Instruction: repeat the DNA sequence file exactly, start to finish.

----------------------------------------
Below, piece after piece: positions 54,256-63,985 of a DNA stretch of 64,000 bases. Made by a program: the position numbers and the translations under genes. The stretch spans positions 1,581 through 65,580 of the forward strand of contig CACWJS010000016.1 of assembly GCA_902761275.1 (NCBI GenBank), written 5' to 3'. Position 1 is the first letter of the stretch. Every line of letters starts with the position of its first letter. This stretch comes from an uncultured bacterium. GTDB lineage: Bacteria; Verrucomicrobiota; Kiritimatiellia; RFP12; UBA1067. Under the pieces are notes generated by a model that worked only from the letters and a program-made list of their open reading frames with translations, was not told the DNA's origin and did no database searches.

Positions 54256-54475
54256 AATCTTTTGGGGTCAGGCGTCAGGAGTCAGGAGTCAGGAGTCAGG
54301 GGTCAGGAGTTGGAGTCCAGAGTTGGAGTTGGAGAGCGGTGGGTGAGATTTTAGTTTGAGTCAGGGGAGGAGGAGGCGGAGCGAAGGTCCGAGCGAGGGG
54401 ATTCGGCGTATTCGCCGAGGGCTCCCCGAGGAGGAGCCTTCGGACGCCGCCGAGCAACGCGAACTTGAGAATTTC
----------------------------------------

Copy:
Below, piece after piece: positions 54,256-63,985 of a DNA stretch of 64,000 bases. Made by a program: the position numbers and the translations under genes. The stretch spans positions 1,581 through 65,580 of the forward strand of contig CACWJS010000016.1 of assembly GCA_902761275.1 (NCBI GenBank), written 5' to 3'. Position 1 is the first letter of the stretch. Every line of letters starts with the position of its first letter. This stretch comes from an uncultured bacterium. GTDB lineage: Bacteria; Verrucomicrobiota; Kiritimatiellia; RFP12; UBA1067. Under the pieces are notes generated by a model that worked only from the letters and a program-made list of their open reading frames with translations, was not told the DNA's origin and did no database searches.

Positions 54256-54475
54256 AATCTTTTGGGGTCAGGCGTCAGGAGTCAGGAGTCAGGAGTCAGG
54301 GGTCAGGAGTTGGAGTCCAGAGTTGGAGTTGGAGAGCGGTGGGTGAGATTTTAGTTTGAGTCAGGGGAGGAGGAGGCGGAGCGAAGGTCCGAGCGAGGGG
54401 ATTCGGCGTATTCGCCGAGGGCTCCCCGAGGAGGAGCCTTCGGACGCCGCCGAGCAACGCGAACTTGAGAATTTC